Focus ambiguities, for instance, are typically resolved at the discourse level. In this case, top-down factors such as givenness marking and bottom-up factors such as word order can be considered as having a disambiguating force (cf. Höhle 1982, Jacobs 1991, Culicover and Winkler 2008). There is also an interesting form-function ambiguity at the level of sentence type that interacts with the common ground and discourse. For instance, questions can be understood as information seeking or rhetorical, depending on the context, the common ground and the communicative goals of the participants (cf. Rohde 2006, Molnár & Winkler in press). Also interrogatives and exclamatives may exhibit the same superficial syntactic surface structure. In such cases additional means of disambiguation such as particles and intonation may be used.

Against this background, the workshop targets (but is not limited to) the following research areas: (i) Referential ambiguities in discourse, (ii) Ambiguity reduction in discourse: Incrementality and predictability in discourse processing, and (iii) Syntax and discourse: (un)marked word order and focus constructions as (dis)ambiguation procedures. The research questions to be targeted are the following:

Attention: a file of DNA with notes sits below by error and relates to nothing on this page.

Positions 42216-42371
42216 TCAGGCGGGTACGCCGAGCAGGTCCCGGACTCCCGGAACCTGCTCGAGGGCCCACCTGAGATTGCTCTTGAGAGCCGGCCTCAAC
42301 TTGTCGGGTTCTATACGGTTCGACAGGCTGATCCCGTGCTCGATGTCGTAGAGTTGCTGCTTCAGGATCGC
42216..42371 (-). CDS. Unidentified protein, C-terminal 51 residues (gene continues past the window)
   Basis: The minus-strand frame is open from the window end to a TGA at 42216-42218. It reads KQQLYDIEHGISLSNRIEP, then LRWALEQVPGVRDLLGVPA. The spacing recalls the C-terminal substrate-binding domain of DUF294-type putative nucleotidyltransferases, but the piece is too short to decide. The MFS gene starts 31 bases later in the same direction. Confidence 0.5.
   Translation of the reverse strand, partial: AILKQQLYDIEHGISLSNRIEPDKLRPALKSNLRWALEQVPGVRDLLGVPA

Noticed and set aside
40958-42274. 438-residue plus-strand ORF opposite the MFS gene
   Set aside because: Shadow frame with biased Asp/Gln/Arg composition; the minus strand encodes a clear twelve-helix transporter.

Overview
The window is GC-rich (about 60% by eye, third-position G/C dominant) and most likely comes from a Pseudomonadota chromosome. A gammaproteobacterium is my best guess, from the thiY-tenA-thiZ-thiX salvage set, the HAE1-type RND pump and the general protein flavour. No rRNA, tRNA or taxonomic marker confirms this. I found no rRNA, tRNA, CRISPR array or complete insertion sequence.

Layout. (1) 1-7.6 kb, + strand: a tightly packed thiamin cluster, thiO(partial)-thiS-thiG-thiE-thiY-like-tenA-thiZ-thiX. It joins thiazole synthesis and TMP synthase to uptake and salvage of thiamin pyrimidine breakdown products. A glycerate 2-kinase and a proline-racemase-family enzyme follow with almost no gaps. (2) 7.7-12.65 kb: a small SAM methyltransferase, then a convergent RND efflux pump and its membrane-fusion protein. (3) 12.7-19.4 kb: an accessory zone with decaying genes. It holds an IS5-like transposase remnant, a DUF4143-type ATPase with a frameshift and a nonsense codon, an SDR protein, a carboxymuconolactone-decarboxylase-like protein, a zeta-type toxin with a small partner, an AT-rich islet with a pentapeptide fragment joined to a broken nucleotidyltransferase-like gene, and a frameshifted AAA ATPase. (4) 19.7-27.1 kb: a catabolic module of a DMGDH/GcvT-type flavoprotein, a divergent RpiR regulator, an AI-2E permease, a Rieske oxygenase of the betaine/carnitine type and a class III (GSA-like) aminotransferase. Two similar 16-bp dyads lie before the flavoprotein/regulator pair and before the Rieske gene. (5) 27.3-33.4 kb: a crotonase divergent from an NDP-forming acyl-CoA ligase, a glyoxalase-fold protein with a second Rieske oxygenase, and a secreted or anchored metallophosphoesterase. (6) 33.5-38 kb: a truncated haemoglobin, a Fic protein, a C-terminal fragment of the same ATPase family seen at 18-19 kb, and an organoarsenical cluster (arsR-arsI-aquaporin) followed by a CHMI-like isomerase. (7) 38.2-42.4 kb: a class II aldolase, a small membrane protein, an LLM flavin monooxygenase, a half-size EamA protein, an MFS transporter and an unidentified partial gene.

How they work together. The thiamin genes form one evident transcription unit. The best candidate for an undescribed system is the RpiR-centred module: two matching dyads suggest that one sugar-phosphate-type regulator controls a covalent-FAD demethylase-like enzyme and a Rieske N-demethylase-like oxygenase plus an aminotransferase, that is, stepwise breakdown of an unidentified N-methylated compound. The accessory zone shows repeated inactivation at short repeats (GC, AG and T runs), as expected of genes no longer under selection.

1. How do information structure and QuD models bridge the gap between sentence  structure and discourse? Which mechanisms allow us to explain and predict coherent discourse development?
  2. How can discourse phenomena be explained that arise from givenness marking (such as prosodic reduction, pronominalization, ellipsis) and those that arise from focus marking (such as wh-movement, topicalization)?
  3. What is the role of word order in disambiguation? What is the benefit of using syntactically costly reordering operations? What factors determine whether an information-structurally more ambiguous word order will be used or an information-structurally less ambiguous word order?
  4. How is ambiguity at the sentence type level resolved? What factors determine whether e.g. a question will be interpreted as rhetorical or information seeking?
  5. What is the role of processing in sentence integration in discourse? What evidence is there that information structure and QuD models ultimately interact with processing?